Emily Maloney understands the country's medical crisis intimately. She's worked as an emergency room technician, but also has extensive experience as a patient ... A fascinating new essay collection that considers what it means to give, and receive, care. It's a book that couldn't be more timely ..She writes about...medications in 'A Brief Inventory of My Drugs and Their Retail Price' ... The effect of the list is almost hypnotic; it's a stunning essay that puts into sharp relief the cost of trying to feel better in a country dedicated to capitalism ... There's not an essay in Cost of Living that's less than gripping, due in large part to Maloney's exceptional prose ...Maloney is a careful writer; although her book makes clear what it's like to be both a patient and a caregiver in a medical system that's broken, she never turns didactic. She lets the readers fill in the blanks, asking them to put themselves in the shoes of those whose lives have been upended by illness. This isn't just a thoughtful, compassionate book; it's also an essential one.
Embedding herself into various corners of the bureaucratic medical machine, Maloney describes everyone she encounters with the same perspicacity ... Thanks to her experiences, Maloney is able to see the cracks in what a less informed patient might experience, simply, as care ... Maloney’s essays read as if they were begun in low light, with little sense of where they were going or how far. They start with a question and work things out on the page. They don’t seem concerned about arriving at a grand unified theory of anything. They notice everything and have nothing to prove. They don’t prematurely grasp at an ending. These qualities combine to elevate this collection far above the usual first-person essayistic fare. The challenges of Maloney’s background — familial trauma, poor medical care, occasional indigence — form part of the back story, but they are ultimately beside the point of this book. Her broad authority and the quality of the prose — astute, compassionate and lethally funny — are what make these essays remarkable. Maloney is an exceptionally alert writer on whom nothing is lost, who sees everything with excruciating clarity, including the unassailable fact that in this country, there is currently no tidy passage through the interconnected quagmires of illness, money and care.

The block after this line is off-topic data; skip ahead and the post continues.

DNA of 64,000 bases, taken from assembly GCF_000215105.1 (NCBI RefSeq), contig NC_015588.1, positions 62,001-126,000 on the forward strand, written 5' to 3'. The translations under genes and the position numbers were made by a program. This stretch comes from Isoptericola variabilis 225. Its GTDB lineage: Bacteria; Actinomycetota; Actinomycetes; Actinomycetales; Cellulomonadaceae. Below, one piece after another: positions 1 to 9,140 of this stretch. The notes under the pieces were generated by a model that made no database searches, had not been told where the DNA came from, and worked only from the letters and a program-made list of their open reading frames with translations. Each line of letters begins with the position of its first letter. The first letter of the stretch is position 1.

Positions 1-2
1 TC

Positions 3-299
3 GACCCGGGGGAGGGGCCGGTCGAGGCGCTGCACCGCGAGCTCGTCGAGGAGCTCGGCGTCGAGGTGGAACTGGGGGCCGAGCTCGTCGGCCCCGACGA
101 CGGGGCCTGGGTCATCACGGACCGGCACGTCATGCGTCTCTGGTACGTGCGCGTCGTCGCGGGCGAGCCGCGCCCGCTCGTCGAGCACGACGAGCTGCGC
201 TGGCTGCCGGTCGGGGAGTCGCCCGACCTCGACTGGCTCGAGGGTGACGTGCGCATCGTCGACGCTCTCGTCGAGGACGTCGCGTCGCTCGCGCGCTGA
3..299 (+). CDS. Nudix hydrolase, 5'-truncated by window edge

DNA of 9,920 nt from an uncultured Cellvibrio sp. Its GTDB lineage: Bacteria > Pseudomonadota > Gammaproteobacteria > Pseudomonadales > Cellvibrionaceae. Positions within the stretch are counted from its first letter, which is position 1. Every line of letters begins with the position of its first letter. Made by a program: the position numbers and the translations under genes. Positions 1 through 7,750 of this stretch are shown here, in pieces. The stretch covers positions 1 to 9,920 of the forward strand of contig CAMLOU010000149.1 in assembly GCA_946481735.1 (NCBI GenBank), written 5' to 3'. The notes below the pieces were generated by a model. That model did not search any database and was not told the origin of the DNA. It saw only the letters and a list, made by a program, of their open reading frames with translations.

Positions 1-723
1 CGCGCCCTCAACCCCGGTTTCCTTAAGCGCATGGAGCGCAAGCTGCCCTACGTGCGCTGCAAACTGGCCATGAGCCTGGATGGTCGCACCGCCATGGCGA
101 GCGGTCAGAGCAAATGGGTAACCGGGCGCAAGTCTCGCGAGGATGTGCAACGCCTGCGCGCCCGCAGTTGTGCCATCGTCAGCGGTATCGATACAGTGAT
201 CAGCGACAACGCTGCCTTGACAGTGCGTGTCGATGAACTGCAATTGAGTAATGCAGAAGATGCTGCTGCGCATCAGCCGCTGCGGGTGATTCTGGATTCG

Somehow, she never seems to lapse into bleak cynicism. Even when Maloney is caustic, even when she observes and describes with a gonzo spirit, she remains sympathetic to the people caught up in the system ... Maloney has an uncanny ability to recall and elucidate moments that couldn’t have been very clear at the time ... Maloney is able to slow things down, to capture them in her mind, and then on paper ... Maloney’s book isn’t a history so much as an inside view of the medical-financial complex ... Cost of Living is never less than bracingly real, whether Maloney’s subject is herself or the medical field she knows as both patient and professional. The book is sure to haunt your imagination the next time you enter the labyrinthine health care system and face the expenses, financial and otherwise.